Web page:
If one considers that China could be accused of omission in the North Korea issue, that Russia can’t help it but to stand on the side of its own political interests, which often includes throwing oil into the fire, and the European Union is having its greatest crisis of identity in decades, such a possibility, a fresh, developing world approach, would be more than welcome. And with Brazil out, there simply isn’t such a voice.
Back in the U.S., healthcare remains a central issue. But while it’s no time to take the foot off the pressure pedal to keep and maybe even improve Obamacare to a single-payer system, and ward off GOP senators’ renewed attempt to turn its funding into taxcuts to the wealthiest Americans, there are obviously other issues, some of which with potential worldwide impact. For instance, you guessed, Net Neutrality.
The issue has so many ramifications that it’d be a waste of people’s energy to list them all, here or even in the debate about how to preserve it. More important is to defend the Internet as a right, and guaranteed free access to it is as a condition to keep in the hands of common people some power to decide their own lives, outside corporate interests. With usual outlets for public representation, the electoral system, organized labor, and progressive activism, under tremendous financial disadvantage, the Web is now a certifiably effective forum for social change.
Yes, one may argue, but social networks are slowly replacing traditional news outlets, the only ones with dedicated workforces to delve deeply in the news and offer critical perspective. And they recite the common credo, certainly created by the giants of social networking: more people are now getting their news from Facebook, Twitter, etc, than from newspapers, broadcast media, and other sources.
To affirm that is disingenuously deceiving, though, for those mammoths of social communications are, in reality, corporations, aimed at one thing and one thing only: your next click. They will do anything to get that accomplished, even if it implies spying on your mother’s shower.
To get a well researched, in-depth, wide reaching news story, though, not so much. It’s not on their DNA, and say what you may about regular in-print coverage, it still the best way to get the news. What the Internet comes at play, then, is not as a replacement to investigative journalism but as a channel of communication, information, education, and yes, expression too, like no other. And it should remain that way.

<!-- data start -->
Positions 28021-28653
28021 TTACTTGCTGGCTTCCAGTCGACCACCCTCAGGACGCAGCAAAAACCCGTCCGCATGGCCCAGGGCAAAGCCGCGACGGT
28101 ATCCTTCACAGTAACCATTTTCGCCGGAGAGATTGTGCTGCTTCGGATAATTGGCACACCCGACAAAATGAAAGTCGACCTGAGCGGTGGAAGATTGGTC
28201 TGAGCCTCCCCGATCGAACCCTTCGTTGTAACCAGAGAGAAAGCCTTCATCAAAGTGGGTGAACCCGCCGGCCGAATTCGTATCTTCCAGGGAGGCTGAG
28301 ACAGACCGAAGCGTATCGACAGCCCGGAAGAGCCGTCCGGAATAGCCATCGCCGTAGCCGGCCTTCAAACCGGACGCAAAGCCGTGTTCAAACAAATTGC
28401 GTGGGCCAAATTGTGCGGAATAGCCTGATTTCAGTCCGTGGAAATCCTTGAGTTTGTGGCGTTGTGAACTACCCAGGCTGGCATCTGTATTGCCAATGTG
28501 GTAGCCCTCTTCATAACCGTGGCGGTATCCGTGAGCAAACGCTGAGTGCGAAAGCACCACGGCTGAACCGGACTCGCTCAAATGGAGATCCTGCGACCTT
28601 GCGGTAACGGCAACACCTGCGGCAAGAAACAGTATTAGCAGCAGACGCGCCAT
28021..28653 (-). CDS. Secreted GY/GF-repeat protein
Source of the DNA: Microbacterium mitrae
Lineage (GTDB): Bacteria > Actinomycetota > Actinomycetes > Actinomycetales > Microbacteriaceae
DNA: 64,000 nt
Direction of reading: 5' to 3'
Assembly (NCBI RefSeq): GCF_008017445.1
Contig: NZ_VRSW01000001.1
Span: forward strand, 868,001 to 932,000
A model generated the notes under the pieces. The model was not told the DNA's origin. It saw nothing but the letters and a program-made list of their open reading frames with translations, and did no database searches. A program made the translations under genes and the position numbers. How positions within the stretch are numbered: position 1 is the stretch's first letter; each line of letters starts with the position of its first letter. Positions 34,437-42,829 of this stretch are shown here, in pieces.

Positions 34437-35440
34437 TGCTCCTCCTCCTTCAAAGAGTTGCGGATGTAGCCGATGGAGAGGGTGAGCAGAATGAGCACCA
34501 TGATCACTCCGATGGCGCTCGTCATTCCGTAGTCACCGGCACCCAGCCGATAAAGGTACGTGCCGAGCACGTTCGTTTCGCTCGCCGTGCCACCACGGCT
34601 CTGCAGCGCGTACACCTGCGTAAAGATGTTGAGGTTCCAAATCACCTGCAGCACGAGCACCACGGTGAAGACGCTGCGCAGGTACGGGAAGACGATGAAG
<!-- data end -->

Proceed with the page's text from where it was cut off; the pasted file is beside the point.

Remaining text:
Finally, the world may have been thrown for an extra spin with people like Trump in power. But let’s take a moment to welcome Chelsea Manning to freedom, and hope she’s still willing to contribute to get things better. For unlike what hacking and leaking of classified docs have become, she and people like Edward Snowden showed outstanding restrain and humility, but still had the courage to do what felt right.
It’s clear now that when she leaked a trove of diplomatic wires to Wikileaks, and got thrown under a heavy military bus for it, her aim was to expose what it’s still relevant today: government impropriety and disrespect to basic notions of individual freedom, when acting in secrecy.
For their patriotism, Manning and Snowden, and to some extent Julian Assange and other whistleblowers, got only citizens enlightenment as a reward. And the wrath of the state. Contrast that to the callousness of hackers who disrupted the U.S. presidential election, or crippled some hospitals last week, to gauge the depth of moral choices those three had to make. So welcome Chelsea. Enjoy your hard earned freedom. WC